Friday, July 3, 2015

No City of Enoch for Us

Why silence on Zion?

I love the idea of Zion. The pure in heart. A people of one heart. No rich or poor among them. Trusting God to be their protector rather than in armies. A place where the just, and those who want peace, can gather to be spared the evils of the world. But even as a teenager I wondered why the scriptures tell us so little about it? I thought, maybe evil people didn't want the story of Enoch in the Old Testament, so they took it almost completely out. But Joseph Smith restored that story, and we still know almost nothing about the city of Enoch. Then there are the Book of Mormon peoples after Christ's visit. It seems that tons of records survived from the 100 years before that visit, and at least a few thousand words from the visit, so why is there only one chapter about almost 200 years of Zion? Why not tell us how Zion works?

Some answers

Made by individual righteousness

I've imagined a few answers. I don't remember how I got the first, but I think it is common. People have to be righteous and obeying all the commandments, and then Zion will happen--or God will show us how at that time--and everything will be great (except for the world outside trying to destroy us because they can't stand righteousness). Divested of the illogic of the extremes, I can still believe this to a degree. People must choose to be part of Zion. No one can be compelled there or it won't work, and perhaps it is true that any political, economic, or social system will work great if all the members are such just people. But I'm not certain. I suspect that many of the same principles that we know help our current societies function well will be needed to make a Zion society function well.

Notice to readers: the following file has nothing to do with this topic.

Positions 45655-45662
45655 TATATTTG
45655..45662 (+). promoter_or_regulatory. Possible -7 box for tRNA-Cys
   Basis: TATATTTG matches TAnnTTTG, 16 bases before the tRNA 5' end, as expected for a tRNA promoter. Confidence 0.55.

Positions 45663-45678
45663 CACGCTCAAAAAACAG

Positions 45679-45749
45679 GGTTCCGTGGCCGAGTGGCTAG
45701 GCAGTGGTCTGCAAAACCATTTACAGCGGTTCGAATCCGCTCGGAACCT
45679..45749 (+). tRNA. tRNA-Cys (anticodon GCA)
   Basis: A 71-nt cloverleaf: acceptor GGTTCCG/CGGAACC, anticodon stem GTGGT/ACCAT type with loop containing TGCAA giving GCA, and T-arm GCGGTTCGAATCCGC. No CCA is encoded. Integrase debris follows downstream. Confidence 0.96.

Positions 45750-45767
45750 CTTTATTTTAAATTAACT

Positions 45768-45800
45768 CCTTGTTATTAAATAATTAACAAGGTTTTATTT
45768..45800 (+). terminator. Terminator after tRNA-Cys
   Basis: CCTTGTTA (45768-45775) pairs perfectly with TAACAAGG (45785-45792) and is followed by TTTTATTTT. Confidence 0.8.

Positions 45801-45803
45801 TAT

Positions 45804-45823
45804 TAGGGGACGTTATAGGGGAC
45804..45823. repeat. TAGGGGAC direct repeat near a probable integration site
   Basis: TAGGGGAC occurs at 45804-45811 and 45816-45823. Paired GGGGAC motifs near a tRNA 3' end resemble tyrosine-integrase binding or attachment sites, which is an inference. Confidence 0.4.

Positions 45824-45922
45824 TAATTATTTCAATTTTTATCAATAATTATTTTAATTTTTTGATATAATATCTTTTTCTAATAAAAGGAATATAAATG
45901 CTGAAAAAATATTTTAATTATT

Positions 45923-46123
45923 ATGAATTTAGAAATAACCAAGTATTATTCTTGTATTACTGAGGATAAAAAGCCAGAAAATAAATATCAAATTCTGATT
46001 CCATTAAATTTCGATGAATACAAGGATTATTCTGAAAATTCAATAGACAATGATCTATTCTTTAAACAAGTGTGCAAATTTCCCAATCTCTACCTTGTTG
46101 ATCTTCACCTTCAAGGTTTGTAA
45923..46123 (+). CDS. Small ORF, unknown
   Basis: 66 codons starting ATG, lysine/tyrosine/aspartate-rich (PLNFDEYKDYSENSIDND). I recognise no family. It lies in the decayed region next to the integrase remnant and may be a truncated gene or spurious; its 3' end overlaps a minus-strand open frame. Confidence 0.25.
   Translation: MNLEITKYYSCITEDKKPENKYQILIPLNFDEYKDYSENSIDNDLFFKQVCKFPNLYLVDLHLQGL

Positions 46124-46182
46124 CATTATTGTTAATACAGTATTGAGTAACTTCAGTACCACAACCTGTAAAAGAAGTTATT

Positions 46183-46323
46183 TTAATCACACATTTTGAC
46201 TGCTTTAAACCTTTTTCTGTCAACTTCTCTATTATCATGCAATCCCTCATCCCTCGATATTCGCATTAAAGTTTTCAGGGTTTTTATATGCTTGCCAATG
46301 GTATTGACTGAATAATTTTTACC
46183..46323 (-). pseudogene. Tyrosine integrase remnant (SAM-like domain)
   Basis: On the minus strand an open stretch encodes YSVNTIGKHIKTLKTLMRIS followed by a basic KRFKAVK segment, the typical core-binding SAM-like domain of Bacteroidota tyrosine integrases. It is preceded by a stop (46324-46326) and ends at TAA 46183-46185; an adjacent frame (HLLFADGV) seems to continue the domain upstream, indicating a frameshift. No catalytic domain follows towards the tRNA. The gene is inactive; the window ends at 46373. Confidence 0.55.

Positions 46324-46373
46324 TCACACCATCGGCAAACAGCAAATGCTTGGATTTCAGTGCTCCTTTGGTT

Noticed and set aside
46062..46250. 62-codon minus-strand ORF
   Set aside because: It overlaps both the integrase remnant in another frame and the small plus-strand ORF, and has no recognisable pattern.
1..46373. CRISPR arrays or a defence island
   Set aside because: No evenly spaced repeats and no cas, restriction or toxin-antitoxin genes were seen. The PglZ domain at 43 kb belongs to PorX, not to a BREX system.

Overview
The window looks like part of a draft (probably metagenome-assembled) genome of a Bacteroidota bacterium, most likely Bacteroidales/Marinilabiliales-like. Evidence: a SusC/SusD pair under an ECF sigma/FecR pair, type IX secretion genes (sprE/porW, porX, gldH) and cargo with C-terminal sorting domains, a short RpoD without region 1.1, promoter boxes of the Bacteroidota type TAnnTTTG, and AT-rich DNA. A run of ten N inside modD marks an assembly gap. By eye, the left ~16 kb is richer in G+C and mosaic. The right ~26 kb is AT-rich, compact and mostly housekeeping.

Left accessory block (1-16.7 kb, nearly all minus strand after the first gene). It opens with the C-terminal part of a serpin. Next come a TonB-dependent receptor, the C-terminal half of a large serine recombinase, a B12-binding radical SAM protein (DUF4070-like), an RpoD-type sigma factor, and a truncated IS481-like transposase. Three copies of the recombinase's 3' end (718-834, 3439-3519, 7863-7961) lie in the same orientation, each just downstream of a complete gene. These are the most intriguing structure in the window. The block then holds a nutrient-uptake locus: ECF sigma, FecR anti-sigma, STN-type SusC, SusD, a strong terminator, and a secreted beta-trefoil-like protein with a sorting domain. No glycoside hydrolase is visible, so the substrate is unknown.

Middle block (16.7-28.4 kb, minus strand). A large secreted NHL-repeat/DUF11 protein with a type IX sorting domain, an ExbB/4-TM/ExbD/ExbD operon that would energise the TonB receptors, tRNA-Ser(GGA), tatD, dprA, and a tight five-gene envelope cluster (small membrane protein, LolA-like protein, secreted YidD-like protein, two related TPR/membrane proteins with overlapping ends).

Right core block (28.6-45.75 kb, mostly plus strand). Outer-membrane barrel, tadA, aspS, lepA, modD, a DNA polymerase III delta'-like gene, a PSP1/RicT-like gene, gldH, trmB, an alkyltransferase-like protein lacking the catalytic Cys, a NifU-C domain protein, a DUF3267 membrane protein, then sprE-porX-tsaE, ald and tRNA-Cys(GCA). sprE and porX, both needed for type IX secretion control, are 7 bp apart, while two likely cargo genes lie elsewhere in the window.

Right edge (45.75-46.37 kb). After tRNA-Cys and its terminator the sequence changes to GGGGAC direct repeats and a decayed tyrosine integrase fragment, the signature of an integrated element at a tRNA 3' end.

We've been told

A second answer is that we already have been told. The old scriptures may have been incomplete, but with all that Joseph restored, we have a complete blueprint for building Zion. Reinstitute the United Order, Joseph's city planning, and the other fun stuff Joseph started and we will be Zion. I believed this for a long time, but my recent reflections make me doubt. It appears to me that Joseph kept changing the rules. Mormonism was a perpetual work in progress--an eternal progression rather than a fixed goal. Joseph was putting us on the path to Zion, not laying out a paint with numbers image in the sky.